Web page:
The heparin elution system is preferably fabricated by taking finely ground heparin crystal, preferably ground to an average particle size of less than 10 microns, and blending it into a liquid, uncured poly siloxane/solvent material in which the blend (poly siloxane plus heparin) contains from less than 10% to as high as 80% heparin by weight with respect to the total weight of the material and typically the layer is between 10% and 45% heparin.
 This material is diluted with a solvent and utilized to coat a metallic braided stent, which may be braided cobalt chromium alloy wire, in a manner which applies a thin, uniform coating (typically between 20 and 200 microns in thickness) of the heparin/polymer mixture on the surfaces of the stent. The polymer is then heat cured, or cured using low temperature thermal initiators (<100° C.) in a room temperature vulcanization (RTV) process in situ on the stent to evaporate the solvent, typically tetrahydrofuran (TEF). The heparin forms interparticle paths in the silicone sufficiently interconnected to allow slow but substantially complete subsequent elution. The ultrafine particle size utilized allows the average pore size to be very small such that elution may take place over weeks or even months.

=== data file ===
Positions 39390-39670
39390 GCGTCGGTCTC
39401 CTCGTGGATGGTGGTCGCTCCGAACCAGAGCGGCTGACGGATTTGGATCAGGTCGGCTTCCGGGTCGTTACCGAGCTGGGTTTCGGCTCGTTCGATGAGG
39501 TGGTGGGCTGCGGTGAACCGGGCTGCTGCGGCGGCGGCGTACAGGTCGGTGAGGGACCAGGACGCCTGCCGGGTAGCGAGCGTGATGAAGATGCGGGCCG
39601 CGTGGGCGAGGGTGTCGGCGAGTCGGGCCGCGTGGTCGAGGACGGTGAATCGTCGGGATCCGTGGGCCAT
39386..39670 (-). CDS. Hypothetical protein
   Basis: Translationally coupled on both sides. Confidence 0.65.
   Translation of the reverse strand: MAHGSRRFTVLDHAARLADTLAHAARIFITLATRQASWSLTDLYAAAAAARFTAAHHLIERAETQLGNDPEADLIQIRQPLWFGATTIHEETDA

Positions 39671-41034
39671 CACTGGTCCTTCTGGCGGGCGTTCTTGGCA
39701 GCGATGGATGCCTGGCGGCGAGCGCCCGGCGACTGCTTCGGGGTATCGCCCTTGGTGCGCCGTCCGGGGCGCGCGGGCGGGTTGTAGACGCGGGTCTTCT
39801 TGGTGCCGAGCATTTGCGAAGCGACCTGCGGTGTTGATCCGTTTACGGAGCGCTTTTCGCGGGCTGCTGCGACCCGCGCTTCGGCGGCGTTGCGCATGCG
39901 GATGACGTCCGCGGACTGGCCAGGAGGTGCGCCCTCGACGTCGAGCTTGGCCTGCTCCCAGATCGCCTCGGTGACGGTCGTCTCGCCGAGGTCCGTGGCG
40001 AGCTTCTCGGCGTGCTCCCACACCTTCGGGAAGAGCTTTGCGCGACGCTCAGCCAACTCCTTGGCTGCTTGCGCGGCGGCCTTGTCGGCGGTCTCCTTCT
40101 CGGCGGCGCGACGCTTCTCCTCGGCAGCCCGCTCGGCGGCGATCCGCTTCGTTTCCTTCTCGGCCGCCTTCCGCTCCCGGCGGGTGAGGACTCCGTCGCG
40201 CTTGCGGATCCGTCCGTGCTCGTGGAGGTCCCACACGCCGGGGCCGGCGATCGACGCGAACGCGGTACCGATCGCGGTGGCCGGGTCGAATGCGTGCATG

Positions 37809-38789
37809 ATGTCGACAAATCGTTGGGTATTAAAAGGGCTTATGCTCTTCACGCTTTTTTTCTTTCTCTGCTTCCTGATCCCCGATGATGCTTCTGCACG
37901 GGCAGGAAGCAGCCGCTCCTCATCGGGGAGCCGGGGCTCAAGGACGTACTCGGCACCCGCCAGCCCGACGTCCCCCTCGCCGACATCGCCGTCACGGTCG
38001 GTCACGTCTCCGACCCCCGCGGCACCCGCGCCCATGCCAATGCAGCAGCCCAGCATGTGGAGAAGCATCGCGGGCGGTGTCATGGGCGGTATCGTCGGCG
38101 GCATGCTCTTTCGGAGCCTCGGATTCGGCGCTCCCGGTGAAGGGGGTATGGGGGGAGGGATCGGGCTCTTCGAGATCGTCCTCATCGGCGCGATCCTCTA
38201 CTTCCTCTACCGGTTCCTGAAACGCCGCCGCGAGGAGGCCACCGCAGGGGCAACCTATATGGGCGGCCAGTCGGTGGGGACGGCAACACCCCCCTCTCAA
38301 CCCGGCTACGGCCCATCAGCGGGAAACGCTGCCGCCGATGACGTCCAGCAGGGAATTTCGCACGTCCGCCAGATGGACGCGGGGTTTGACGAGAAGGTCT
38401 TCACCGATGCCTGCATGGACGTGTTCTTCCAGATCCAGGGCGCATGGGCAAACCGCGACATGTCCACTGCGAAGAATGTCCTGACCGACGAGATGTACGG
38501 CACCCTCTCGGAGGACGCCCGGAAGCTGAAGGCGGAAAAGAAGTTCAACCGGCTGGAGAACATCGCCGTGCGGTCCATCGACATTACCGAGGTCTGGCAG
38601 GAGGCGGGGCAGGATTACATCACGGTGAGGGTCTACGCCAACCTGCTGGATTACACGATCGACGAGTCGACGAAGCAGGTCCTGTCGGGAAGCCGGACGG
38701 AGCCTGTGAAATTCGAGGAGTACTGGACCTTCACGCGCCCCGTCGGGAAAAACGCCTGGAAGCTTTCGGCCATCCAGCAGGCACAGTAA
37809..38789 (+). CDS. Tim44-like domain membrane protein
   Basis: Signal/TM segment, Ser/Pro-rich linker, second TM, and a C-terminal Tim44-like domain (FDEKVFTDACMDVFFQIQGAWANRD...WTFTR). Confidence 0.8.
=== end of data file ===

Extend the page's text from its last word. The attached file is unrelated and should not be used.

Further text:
A coating containing dexamethasone is produced in a somewhat different manner. A poly siloxane material is also the preferred polymeric material. Nominally an amount equal to 0.4% to about 45% of the total weight of the layer of dexamethasone is used.